What is a domain name? A domain name is, well, a name. Something like radionet.com, phoneboy.com, or human.com. Domains, along with something called DNS allows the Internet to work as it does. An organization connected to the Internet will often have a domain name similar to the name of their company or relates to some part of their business. A domain basically allows people to easily find you on the Internet whether it be by email, by web, or by some other means.
Why get a domain instead of just using your ISP's domain for your correspondence and/or webpages? Obviously, not everyone needs their own domain, but for content providers, internet companies, people doing business on the Internet, or for those who want the prestige of having their own domain name, having your own domain has the following advantages:
Before you attempt to register a domain, though, you should check to see if the domain is already registered to someone else. Use should check the Whois database to see who, if anyone, has the domain you want. You also just can't register a domain unless you have someone who is willing to serve it for you and set stuff up so the domain can be used. You will need to talk to your ISP to see if they would be willing to serve the domain for you and set it up so your webpages can be used with this domain and email sent to your domain will end up in the right place. There may be an extra charge for this, so ask before you commit.
After you've done that, you will need to go through the process of registering your domain. The InterNIC's website has plenty of information on registering a domain, including a procedure document entitled "Registering a New Domain Name." You will need to work with your ISP in order to get all the necessary information to put in this form and submit it to the InterNIC. Your ISP may be willing to do this for you, but make sure you register yourself as both the administrative and the billing contact so that you can make modifications to your domain record without having to go through your ISP.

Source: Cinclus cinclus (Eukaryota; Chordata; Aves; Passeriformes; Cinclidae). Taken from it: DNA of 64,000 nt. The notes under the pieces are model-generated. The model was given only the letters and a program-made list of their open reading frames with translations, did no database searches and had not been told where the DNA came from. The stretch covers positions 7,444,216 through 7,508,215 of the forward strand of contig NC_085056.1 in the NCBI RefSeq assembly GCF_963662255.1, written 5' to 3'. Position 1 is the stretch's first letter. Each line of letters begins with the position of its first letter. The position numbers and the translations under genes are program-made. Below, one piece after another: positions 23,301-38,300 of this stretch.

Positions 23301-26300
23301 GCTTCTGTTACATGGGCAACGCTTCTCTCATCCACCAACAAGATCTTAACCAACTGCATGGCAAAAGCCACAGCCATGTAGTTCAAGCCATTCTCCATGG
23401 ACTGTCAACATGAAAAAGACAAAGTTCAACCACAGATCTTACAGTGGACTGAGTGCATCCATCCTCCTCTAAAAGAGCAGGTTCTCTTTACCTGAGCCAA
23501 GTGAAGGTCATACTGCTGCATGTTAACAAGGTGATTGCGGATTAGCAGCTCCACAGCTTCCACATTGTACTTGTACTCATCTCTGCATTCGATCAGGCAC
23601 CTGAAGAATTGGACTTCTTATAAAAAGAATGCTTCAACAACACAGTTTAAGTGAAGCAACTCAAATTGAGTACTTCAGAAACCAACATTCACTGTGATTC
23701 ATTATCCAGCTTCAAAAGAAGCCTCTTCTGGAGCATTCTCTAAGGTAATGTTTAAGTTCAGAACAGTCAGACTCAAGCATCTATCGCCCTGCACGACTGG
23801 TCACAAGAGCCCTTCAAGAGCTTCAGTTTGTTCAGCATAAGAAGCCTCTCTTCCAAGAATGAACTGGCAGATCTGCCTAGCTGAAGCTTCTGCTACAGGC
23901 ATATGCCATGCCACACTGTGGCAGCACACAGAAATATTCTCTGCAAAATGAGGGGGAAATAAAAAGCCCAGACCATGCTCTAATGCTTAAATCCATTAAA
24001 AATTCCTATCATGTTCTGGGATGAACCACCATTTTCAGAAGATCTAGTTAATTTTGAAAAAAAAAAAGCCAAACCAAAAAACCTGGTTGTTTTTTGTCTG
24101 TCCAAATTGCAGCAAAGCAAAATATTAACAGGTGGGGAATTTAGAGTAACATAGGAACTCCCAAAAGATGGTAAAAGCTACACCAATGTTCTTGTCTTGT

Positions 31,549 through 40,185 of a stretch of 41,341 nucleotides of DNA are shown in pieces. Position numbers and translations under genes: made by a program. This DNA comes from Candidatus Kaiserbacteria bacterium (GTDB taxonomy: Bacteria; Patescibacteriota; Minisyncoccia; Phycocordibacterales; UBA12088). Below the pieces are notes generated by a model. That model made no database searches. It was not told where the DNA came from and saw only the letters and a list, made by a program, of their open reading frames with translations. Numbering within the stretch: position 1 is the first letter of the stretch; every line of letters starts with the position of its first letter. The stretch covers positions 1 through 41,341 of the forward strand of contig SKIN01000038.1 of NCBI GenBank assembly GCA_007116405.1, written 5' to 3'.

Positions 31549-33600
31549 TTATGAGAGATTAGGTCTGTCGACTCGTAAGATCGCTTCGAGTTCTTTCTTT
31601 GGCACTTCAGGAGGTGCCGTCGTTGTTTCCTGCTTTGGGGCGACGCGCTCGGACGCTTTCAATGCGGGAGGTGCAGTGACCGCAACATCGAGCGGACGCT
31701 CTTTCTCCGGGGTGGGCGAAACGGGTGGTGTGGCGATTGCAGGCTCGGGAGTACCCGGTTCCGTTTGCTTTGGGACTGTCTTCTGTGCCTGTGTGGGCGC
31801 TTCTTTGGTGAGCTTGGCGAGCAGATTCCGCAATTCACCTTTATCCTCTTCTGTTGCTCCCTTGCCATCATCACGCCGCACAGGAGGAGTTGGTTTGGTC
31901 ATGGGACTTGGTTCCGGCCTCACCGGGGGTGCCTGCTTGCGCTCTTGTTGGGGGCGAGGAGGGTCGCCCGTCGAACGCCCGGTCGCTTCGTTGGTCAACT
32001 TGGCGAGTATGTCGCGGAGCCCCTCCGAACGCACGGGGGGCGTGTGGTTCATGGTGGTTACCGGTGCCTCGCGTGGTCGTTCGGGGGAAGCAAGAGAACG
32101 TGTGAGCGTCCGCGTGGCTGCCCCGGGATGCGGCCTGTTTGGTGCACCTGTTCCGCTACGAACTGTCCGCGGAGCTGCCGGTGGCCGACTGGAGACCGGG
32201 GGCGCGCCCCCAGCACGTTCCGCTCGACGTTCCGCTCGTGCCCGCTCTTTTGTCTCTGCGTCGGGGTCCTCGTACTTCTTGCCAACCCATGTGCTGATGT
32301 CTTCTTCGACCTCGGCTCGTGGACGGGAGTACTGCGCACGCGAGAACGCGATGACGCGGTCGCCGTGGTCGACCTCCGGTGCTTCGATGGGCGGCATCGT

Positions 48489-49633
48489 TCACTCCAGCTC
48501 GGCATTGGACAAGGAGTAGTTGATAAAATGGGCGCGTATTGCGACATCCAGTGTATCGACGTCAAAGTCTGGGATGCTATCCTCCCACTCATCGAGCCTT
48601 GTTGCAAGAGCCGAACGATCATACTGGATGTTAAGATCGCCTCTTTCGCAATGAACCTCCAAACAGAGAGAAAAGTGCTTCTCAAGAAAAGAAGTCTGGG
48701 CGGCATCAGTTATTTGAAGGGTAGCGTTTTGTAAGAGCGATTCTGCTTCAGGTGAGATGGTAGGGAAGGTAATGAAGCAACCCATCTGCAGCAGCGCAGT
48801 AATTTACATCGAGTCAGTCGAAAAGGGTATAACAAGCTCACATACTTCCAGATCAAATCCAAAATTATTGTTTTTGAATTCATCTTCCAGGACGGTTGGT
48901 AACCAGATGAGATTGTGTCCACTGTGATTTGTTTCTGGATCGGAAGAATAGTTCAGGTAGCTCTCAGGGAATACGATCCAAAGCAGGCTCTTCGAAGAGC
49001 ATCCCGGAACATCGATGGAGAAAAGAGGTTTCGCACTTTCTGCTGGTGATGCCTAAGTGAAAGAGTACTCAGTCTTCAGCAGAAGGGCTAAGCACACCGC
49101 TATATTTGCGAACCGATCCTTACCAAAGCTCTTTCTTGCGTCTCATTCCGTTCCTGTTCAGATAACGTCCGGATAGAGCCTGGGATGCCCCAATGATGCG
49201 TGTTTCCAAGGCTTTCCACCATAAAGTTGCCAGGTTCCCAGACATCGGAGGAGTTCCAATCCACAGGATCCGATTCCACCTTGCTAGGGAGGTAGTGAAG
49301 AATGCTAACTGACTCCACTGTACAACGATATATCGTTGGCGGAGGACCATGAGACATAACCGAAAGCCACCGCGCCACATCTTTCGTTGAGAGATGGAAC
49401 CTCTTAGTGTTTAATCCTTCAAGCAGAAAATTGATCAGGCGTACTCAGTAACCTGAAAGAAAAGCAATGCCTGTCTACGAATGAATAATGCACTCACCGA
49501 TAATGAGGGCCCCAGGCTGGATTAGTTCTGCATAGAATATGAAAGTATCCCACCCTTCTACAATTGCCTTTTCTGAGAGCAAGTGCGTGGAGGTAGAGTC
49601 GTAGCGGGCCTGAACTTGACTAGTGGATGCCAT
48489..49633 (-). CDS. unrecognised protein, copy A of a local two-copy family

There are actually other domain registries out there and other ways to get your own domain, as it were. The AlterNIC allows for other sorts of top-level domains (e.g. xxx, web), but the AlterNIC is not supported by everyone, so use these domains at your own risk. If you live in the United States, you can get your own city.state.us-type domain from The US Domain Registration Service. The cost for the domain will vary depending on whom you are and where you live, but will work everywhere. For other localities, check out http://www.domain-registration.net/, which has information about other regional registries.
You might also want to check out Monolith, a free service that gives you a domain under ml.org. Aside from giving your website a custom ml.org domain, they also have a service that allows you to have a fixed hostname that follows your IP address, even if your ISP gives you a different IP address every time you sign onto the Internet!
One word of caution -- be wary of using third parties to register domain
names. They often charge you more than it would cost if you were to do
it yourself. Where possible, do it yourself. If you need help, talk to
your ISP or some other knowledable geek and they can get you in the right